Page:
Slow Food Corvallis is collecting recipes from our events for you to enjoy. The recipes are organized by event. Enjoy!


Terra Madre Day 2014

Ecuadorian Dinner, September 2013

Terra Madre, December 2012

Andrew Pham Cooking Demonstration Class, May 2012

Salad Rolls
Vietnamese
 ½ lb pork loin
 ½ lb shrimp, shelled and de-veined
 1 packet of rice paper
 2 cups of cooked rice vermicelli (optional)
 ½ tsp salt
 bowl or warm water (to wet rice paper)

vegetable ingredients (do not mix)
 a bunch of cilantro, separated into single stems
 several bunches of spring onion
 2-3 cucumbers, peeled and cut into 4″ long batons
 mint
 basil
 red leaf lettuce
 pickled carrot and daikon (optional)
 perilla leaves (optional)
 bean sprouts (optional)

dipping sauce ingredients (do not mix)
 ¼ cup hoisin sauce
 ½ cup creamy (or crunchy) peanut butter
 ¼ cup light coconut milk
 pinch of salt
 water
1. Prepare the dipping sauce first. Heat coconut milk in a small pot. Add hoisin sauce and peanut butter. Simmer and stir until ingredients meld. Add water (1 tablespoon at a time) to reach desired consistency. Taste and adjust by adding sugar or salt as necessary. Set aside.
2. Boil 3 cups of water in a pot with salt. Add shrimp and stir gently until cook. Remove shrimp and set aside.
3. Add pork to boiling water. Cook thoroughly. Remove and let cool. Cut into thin slices. Set aside.
4. Roll the salad roll individually. Put 1 sheet of rice paper (2 sheets if the paper is too thin and breaks easily) on a flat surface. Brush it on both sides with water. Put vegetables, herbs, noodles, and meats on sheet. Roll up like a burrito.
5. Pour hoisin-peanut sauce into individual dipping saucers.
6. Serve salad rolls and hoisin peanut sauce with a side of Sriracha chili sauce or red chili paste.

This is probably the easiest and most fun dish to prepare. I usually eat these salad rolls with fish sauce simply because I almost always have some pre-made in the refrigerator. The excellent hoisin-peanut sauce with the coconut milk here is from my friend Thanh Tran. She also provided a list of optional ingredients: soba noodles, jicama, grilled chicken breast, Korean seaweed, toasted sesame seeds, and fried tofu.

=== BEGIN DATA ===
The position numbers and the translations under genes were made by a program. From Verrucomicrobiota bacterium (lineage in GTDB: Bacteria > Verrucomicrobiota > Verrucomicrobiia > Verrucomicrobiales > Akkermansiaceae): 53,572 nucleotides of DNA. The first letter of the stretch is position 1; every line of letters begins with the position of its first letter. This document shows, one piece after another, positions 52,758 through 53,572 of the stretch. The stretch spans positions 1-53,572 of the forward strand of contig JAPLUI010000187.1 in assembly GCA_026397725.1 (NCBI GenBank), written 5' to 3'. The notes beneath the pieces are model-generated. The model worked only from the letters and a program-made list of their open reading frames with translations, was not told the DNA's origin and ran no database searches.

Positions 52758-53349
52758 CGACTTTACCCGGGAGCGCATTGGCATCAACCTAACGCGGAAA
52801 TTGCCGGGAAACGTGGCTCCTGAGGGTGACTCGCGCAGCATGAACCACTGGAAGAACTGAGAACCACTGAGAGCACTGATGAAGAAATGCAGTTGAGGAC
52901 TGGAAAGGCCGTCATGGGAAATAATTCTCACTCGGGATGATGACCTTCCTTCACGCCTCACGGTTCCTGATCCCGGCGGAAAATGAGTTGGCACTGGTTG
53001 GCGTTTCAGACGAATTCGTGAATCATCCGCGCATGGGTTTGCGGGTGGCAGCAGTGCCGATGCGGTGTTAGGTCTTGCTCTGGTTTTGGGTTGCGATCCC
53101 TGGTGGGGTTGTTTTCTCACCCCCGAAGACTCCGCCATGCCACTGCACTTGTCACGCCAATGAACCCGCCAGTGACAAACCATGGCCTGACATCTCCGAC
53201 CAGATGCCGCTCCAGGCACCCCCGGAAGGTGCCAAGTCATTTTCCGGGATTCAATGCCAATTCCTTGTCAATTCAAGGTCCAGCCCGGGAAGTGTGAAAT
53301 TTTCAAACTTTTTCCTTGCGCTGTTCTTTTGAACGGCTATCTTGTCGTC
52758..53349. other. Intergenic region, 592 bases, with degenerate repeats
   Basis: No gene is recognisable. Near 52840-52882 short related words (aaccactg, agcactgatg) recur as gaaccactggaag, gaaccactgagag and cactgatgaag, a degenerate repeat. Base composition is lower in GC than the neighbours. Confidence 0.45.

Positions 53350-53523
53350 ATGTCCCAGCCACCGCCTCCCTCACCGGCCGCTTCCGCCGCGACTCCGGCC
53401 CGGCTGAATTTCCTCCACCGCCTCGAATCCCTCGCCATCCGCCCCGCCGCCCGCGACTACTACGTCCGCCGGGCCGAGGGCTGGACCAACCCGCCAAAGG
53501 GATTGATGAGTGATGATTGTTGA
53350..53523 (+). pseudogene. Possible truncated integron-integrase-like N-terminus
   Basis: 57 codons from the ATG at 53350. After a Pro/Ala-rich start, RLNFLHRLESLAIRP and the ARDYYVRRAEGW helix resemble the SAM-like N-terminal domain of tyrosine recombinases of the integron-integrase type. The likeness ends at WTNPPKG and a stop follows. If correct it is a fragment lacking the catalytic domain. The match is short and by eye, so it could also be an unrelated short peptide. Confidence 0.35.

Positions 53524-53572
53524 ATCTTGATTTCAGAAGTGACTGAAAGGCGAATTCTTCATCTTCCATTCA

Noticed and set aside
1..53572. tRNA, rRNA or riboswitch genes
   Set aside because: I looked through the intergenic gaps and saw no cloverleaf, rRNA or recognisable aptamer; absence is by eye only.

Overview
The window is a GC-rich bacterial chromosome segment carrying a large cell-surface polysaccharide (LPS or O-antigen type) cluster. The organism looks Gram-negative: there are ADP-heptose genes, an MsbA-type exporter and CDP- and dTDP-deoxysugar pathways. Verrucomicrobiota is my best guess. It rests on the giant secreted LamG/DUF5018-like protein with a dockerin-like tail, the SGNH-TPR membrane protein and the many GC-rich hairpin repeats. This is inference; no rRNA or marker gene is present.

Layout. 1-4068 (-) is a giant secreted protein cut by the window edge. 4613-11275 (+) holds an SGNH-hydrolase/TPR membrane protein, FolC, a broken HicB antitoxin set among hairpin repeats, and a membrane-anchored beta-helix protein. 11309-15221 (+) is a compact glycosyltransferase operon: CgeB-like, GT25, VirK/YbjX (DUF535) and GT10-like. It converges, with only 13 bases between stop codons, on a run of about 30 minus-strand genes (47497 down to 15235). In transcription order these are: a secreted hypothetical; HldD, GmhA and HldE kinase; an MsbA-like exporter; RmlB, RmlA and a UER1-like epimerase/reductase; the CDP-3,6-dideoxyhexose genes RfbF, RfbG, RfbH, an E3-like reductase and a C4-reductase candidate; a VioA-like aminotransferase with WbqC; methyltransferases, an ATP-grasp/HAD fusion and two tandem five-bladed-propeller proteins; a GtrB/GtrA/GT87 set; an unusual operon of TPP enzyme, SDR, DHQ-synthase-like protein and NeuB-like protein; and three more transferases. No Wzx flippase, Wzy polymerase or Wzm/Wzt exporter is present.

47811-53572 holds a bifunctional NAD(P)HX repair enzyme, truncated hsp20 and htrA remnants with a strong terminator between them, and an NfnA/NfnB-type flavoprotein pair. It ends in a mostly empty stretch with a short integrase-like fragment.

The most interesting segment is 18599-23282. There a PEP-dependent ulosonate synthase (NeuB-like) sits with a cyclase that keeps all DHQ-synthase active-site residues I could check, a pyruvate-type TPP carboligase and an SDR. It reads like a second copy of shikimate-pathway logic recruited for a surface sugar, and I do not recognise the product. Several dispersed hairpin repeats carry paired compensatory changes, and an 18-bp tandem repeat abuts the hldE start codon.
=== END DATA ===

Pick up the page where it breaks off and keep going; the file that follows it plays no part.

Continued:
The Japanese dashi-based sauce for cold soba noodles also makes an interesting alternate dipping sauce.


Cabbage and Eggs
Vietnamese

 ½ small head of cabbage, discard the hard dense core, slice the cabbage thinly into shreds between one-eight and one-quarter of an inch wide
 1 medium carrot, peeled and cut into mini batons the size of match sticks
 3 Tbsp oil

egg mix, beat well in a bowl
 2 large eggs
 2 Tbsp fish sauce

This is not only the simplest dish in the book, but also one of the most subtly flavored dishes. The cabbage provides the sense of freshness and sweetness. The carrot gives the earthy counterpoint and color. The eggs bring creaminess and protein. The fish sauce simply transform all the other ingredients. I’d be very hard-pressed to think of another 4-humble-ingredients dish that has this much flavor and nutrition.

1. Heat oil in large pan or wok, coating entire cooking surface with oil.
2. Add cabbage and stir fry 5 minutes on medium heat, turning slowly and steadily to keep cabbage from burning
3. Add carrot and continue stir fry for 4 minutes.
4. Add egg mix and stir evenly into cabbage and carrot.
5. Cook until done. Test by tasting cabbage which should be soft with the main stems still having a slight crunch. Adjust with fish sauce for desired saltiness.

My mother often had to feed a family of eight on a few dollars a meal. This was her answer: a whole head of cabbage, a few eggs, and a carrot. Sometimes, I get choked up making this dish and remembering how hard she worked to feed so many of us on so little. I’ll be cooking and eating this dish the rest of my days.


Eggplant Garlic-Chili

Mom’s Favorite

 1½ lb eggplant (aubergine), cut into thumb-size segments
 5 cloves garlic
 ½ medium yellow onion, diced
 3 Tbsp oil
 2 Thai chili, finely diced (optional, increase to taste)
 1 Tbsp sugar
 2 Tbsp fish sauce
 water

Traditionally, this dish is stir-fried in about ½ cup of oil or lard. Eggplant has sponge-like quality. It can easily absorb twice its weight in oil, and it takes a considerable time to cook. I use the microwave to reduce the cooking time by two-third and minimize amount of oil used. The flavor profile is sweet, salty, and spicy. The eggplant can also be thoroughly stir-fried until it breaks down completely into a mush.

1. Microwave eggplant on high for 5 minutes.
2. Heat oil in pan, coating entire cooking surface with oil. Sauté garlic and onion.
3. Add semi-cooked eggplant and stir fry on high heat for 3 minutes.
4. Add chili, sugar, and fish and continue to stir fry on medium heat for 5 minutes to allow flavors to meld, adding a little water as necessary.
5. Taste and add fish sauce or sugar as necessary. Serve.


Claypot Pork Spareribs

Vietnamese

 2 lbs pork spareribs, ask for strips cut roughly 1″ wide
 2 Tbsp oil
 2-4 cups of water

sauce mix
 3 tsp coconut caramel (see recipe)
 3 Tbsp fish sauce
 ½ cup of hot water
 2 Tbsp garlic, crushed and chopped